FIG. 2 illustrates one embodiment of the present invention. Amplifier A.sub.1 is made bidirectional by the switching circuitry, herein described. A voltage control signal V.sub.S is coupled through resistors R.sub.A and R'.sub.A and then on to a ring structure of paired diodes for enabling an RF signal path to flow through amplifier A.sub.1. The diodes are arranged in pairs, D.sub.1 and D'.sub.1 ; D.sub.2 and D'.sub.2 ; D.sub.3 and D'.sub.3 ; and D.sub.4 and D'.sub.4, each coupled in serial fashion, anode to cathode of the adjacent diodes and controlled by signal V.sub.S. Resistor R.sub.1 is coupled in parallel fashion with diode D.sub.1. Resistor R'.sub.1 has a first terminal coupled between the cathode of diode D.sub.1 and the anode of diode D'.sub.1 and has its other terminal coupled to a ground. Resistors R.sub.2, R'.sub.2, R.sub.3, R'.sub.3, R.sub.4, and R'.sub.4 are similarly coupled to diodes D'.sub.2, D.sub.2, D.sub.3, D'.sub.3, D'.sub.4, and D.sub.4, respectively.

Transmission line devices T.sub.1 and T.sub.2 each have a first end coupled between D'.sub.1, D.sub.2 and C.sub.C2, while their second terminal is coupled to a ground source. Transmission lines T.sub.3 and T.sub.4 are similarly configured between C'.sub.C2, D'.sub.3 and D.sub.4. Grounded capacitors C.sub.B and C'.sub.B are serially coupled to resistors R.sub.A and R'.sub.A on the V.sub.S input side of each resistor, respectively.

Port P.sub.1 and P'.sub.1 provide input/output ports for an RF signal passing through amplifier A.sub.1. Capacitor C.sub.C1 has a first terminal coupled to port P.sub.1 and a second terminal coupled to the second terminal of resistor R.sub.A, D'.sub.4, R.sub.4, D.sub.1, and R.sub.1. Capacitor C'.sub.C1 is similarly configured between port P'.sub.1 and resistor R'.sub.A, R.sub.2, R.sub.3, D.sub.3, and D'.sub.2. Finally, capacitor C.sub.C2 has a first terminal coupled to an input terminal of amplifier A.sub.1 and a second terminal coupled between diodes D'.sub.1, D.sub.2, T.sub.1 and T.sub.2. Capacitor C'.sub.C2 is similarly configured between an output terminal of amplifier A.sub.1, D'.sub.3, D.sub.4, T.sub.3 and T.sub.4.

During normal operations, signal V.sub.S controls the biasing and reverse biasing of each of the above described diodes, thereby providing an "on" path for an RF signal to pass through amplifier A.sub.1. Capacitors C.sub.B and C'.sub.B serve to eliminate or minimize any unwanted signal from ports P.sub.1 or P'.sub.1 to signal V.sub.S or vice versa. Capacitors C.sub.C1, C'.sub.C1, C.sub.C2 and C'.sub.C2 serve to couple the desired signal and block the DC control voltage, of signal V.sub.S, from any sensitive RF signal path.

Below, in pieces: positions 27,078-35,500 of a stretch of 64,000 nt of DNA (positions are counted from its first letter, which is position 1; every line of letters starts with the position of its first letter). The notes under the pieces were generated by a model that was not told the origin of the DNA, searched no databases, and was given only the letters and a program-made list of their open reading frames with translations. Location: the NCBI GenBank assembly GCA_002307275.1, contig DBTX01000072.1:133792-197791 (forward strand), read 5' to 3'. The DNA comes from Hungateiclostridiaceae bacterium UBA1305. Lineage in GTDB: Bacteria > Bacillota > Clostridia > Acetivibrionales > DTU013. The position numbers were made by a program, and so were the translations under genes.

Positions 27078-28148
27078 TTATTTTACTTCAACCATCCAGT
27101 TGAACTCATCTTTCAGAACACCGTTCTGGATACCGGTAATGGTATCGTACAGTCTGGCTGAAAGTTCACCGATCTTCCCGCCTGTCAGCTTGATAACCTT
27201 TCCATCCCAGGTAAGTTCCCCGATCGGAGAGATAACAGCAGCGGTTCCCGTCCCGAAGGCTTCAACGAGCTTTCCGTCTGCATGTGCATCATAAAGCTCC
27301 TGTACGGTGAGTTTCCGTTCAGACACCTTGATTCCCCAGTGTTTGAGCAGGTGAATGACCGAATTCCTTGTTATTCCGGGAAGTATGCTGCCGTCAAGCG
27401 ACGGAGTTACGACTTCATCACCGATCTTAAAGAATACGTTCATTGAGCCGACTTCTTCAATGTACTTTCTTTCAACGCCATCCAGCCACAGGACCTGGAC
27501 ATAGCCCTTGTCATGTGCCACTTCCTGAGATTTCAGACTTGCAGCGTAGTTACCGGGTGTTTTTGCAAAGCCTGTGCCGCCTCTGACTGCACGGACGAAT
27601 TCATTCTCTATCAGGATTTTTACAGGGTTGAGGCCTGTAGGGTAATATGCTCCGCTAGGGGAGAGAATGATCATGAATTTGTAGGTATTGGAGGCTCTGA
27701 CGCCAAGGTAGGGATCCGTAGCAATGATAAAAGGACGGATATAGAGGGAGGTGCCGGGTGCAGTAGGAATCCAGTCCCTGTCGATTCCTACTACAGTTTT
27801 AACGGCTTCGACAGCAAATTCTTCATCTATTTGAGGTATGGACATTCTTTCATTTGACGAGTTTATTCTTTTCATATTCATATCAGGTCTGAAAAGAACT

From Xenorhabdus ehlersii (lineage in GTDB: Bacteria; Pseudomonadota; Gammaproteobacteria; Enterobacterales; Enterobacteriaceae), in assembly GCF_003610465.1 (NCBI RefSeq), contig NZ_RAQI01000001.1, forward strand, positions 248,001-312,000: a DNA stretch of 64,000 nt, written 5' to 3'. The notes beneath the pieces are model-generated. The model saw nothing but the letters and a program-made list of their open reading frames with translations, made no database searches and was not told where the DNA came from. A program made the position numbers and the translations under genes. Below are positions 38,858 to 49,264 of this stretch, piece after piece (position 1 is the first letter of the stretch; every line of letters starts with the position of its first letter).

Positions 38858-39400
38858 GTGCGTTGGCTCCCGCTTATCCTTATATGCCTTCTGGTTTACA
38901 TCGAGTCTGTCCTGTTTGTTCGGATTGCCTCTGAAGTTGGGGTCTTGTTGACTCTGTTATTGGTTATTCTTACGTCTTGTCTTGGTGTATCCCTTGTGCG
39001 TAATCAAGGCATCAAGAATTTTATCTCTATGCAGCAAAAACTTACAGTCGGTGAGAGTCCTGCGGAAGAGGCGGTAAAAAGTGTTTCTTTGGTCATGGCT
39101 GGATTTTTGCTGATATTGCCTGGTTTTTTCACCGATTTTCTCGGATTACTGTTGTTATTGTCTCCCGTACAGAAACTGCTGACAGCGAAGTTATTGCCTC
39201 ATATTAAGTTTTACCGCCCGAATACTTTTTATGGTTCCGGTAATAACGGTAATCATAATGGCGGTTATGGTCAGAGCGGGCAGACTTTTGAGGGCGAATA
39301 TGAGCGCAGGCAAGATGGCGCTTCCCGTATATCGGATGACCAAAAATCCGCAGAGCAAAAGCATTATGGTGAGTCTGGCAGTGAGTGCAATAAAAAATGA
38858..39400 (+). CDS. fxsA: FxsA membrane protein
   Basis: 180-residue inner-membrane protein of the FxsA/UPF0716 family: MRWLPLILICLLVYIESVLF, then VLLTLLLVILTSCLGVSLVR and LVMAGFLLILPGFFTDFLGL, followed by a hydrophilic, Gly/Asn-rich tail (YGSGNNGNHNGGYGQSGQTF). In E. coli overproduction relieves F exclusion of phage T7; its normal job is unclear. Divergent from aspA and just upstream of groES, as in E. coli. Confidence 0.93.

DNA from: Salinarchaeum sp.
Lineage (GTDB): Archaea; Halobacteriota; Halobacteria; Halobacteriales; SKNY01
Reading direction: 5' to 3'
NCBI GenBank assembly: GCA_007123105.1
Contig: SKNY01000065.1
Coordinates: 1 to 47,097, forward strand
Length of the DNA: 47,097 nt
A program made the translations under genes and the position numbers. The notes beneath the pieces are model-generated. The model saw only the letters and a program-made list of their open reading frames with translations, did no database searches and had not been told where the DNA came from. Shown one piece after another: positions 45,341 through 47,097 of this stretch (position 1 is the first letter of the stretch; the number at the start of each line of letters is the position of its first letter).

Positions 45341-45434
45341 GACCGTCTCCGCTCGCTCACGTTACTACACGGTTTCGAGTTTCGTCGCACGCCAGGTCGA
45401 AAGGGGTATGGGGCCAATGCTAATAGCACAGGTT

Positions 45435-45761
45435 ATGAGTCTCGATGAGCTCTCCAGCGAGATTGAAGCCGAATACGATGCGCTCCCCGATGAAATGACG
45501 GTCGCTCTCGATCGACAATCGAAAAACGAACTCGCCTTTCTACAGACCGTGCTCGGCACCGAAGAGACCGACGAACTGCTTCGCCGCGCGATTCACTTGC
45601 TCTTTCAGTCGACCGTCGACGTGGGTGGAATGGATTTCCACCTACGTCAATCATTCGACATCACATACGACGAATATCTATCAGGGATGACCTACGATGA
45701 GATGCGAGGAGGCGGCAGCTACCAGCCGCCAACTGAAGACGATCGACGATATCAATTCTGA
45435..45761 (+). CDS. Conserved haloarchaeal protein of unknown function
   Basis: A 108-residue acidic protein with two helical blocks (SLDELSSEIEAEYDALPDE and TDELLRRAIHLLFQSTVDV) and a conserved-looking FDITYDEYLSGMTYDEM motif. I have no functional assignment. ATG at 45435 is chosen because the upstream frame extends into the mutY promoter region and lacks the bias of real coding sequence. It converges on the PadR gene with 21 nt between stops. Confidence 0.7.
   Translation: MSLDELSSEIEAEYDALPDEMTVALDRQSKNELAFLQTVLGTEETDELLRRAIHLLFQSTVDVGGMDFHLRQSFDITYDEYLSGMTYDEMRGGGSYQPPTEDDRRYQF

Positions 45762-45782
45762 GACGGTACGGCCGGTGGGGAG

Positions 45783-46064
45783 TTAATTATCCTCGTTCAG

Assuming an incoming RF signal from port P.sub.1, voltage control signal circuitry (not shown) sends an enabling signal V.sub.S1 to diodes D.sub.1 and D'.sub.1, D'.sub.3 and D.sub.3, while simultaneously providing a reverse biasing signal to diodes D'.sub.2 and D.sub.2, D'.sub.4 and D.sub.4. Resistors R.sub.2, R'.sub.2 provide a path of travel for reverse biasing signal V.sub.S1 to bypass D'.sub.2 and on to diode D.sub.2. The values of R.sub.2 and R'.sub.2 are selected to be high in relation to the characteristic impedance of the RF signal path. Resistors R.sub.4 and R'.sub.4 serve simliar reverse biasing roles for diodes D'.sub.4 and D.sub.4, respectively, in response to signal V.sub.S1 and are also chosen to be of high resistance value in relation to the characteristic impedance of the RF signal path. Diode pairs D.sub.2, D'.sub.2 and D.sub.4, D'.sub.4 are spaced approximately one quarter wavelength (λ/4), at the desired frequency, in order to maximize isolation across the "off" diodes, thereby providing decreased positive feedback about the amplifier circuit.

Transmission line devices T.sub.1, T.sub.2, T.sub.3 and T.sub.4 serve to reduce high frequency feed-back about amplifier A.sub.1. As shown the transmission line devices are coaxial stubs but it is understood that other transmission line devices would also work with the teachings of the present invention. A plurality of semi-rigid coaxial stubs of approximately one quarter (λ/4) wavelength (high impedance), at the desired frequency bands, were used in order to reduce high frequency feed-back at approximately two times the desired frequency where the coaxial stubs are one half (λ/2) wavelength or low impedance. At least one transmission line device must be included on the input and the output side of the amplifier in each RF signal path to provide a DC ground for the diode pairs. As the RF frequency is increased, the isolation provided by "off" diodes decreases providing feedback about amplifier A.sub.1 that if left unchecked would result in the amplifier becoming unstable or oscillating. Accordingly, Transmission lines T.sub.1 through T.sub.4 are selected to provide high impedance at frequencies desired to be passed and low impedance for frequency at which the "off" diodes impedance drops.